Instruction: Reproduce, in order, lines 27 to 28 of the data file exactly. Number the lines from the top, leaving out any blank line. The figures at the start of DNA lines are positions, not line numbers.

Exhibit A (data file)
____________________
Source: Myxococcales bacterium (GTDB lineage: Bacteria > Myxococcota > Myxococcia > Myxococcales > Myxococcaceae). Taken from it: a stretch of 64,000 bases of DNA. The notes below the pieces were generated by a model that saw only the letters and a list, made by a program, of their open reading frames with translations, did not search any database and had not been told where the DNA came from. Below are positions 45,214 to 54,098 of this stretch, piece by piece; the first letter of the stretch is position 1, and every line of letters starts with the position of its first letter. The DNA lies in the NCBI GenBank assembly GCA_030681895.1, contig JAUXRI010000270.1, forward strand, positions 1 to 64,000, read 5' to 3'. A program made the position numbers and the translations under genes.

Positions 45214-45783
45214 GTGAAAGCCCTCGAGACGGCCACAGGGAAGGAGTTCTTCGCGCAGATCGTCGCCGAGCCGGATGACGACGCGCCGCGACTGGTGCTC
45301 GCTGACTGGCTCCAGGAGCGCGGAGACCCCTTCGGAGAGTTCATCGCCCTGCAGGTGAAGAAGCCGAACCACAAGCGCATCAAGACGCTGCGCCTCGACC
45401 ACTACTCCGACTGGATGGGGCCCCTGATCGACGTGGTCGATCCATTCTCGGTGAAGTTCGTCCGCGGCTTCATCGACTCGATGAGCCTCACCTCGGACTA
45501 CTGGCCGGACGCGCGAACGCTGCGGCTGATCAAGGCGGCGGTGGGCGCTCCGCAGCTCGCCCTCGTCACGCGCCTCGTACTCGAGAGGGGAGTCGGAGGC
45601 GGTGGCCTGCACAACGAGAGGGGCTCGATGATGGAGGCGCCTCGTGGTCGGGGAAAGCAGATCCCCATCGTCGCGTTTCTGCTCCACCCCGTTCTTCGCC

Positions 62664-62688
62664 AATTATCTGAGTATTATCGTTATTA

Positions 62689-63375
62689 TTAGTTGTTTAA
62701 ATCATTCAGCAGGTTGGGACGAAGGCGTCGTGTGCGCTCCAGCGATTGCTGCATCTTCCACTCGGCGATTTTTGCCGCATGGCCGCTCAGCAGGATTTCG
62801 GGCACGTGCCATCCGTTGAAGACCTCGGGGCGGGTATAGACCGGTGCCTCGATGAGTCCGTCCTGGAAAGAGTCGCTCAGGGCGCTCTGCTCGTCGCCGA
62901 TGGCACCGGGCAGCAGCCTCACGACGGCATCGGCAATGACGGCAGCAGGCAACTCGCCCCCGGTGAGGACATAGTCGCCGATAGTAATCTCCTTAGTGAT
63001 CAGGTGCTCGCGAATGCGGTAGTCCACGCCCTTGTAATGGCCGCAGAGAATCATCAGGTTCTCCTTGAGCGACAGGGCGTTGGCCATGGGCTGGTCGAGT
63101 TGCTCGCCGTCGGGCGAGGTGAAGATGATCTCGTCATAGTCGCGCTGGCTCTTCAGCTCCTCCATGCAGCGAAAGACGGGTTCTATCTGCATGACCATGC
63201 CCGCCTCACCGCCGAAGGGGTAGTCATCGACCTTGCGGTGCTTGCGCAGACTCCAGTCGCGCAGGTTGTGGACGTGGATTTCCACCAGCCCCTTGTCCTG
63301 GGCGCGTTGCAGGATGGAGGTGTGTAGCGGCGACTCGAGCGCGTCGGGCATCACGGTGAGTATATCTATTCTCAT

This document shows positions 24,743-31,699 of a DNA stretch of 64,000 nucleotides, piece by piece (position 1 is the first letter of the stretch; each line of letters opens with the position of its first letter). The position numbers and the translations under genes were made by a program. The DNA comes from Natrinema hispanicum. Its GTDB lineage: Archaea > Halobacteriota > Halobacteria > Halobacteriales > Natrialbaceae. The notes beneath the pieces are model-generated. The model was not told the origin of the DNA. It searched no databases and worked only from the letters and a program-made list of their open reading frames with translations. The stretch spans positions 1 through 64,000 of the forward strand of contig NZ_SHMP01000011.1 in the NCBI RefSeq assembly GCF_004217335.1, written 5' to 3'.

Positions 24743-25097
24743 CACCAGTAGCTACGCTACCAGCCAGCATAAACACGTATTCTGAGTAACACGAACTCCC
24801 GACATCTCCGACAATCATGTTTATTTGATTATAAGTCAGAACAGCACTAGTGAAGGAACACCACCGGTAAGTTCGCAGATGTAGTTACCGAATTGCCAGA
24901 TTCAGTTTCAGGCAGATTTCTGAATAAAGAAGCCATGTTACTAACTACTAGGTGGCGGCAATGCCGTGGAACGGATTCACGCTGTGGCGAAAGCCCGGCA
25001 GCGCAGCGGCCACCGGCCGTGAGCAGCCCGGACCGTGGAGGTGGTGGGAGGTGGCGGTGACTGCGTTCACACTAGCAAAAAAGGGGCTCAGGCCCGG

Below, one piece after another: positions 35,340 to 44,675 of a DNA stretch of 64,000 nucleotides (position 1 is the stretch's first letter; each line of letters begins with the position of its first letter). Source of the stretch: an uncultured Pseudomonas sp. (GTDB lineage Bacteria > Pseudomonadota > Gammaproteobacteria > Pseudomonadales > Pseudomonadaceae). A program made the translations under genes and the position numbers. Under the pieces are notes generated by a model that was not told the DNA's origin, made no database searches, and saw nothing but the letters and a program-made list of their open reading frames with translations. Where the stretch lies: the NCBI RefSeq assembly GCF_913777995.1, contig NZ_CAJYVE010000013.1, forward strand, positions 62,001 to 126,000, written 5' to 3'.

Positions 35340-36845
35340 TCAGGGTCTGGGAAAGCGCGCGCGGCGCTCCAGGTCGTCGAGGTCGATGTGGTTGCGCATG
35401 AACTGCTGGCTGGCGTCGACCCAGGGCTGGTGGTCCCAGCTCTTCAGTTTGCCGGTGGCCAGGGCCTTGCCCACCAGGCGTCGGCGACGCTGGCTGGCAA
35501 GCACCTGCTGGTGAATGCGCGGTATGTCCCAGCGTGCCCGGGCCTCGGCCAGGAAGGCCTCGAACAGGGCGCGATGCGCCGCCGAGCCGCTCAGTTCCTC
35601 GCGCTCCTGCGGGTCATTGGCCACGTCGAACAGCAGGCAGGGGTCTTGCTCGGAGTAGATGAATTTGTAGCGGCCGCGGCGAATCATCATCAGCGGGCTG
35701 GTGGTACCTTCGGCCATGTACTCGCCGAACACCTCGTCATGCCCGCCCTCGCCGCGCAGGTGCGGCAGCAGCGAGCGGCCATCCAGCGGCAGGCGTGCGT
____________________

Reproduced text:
35340 TCAGGGTCTGGGAAAGCGCGCGCGGCGCTCCAGGTCGTCGAGGTCGATGTGGTTGCGCATG
35401 AACTGCTGGCTGGCGTCGACCCAGGGCTGGTGGTCCCAGCTCTTCAGTTTGCCGGTGGCCAGGGCCTTGCCCACCAGGCGTCGGCGACGCTGGCTGGCAA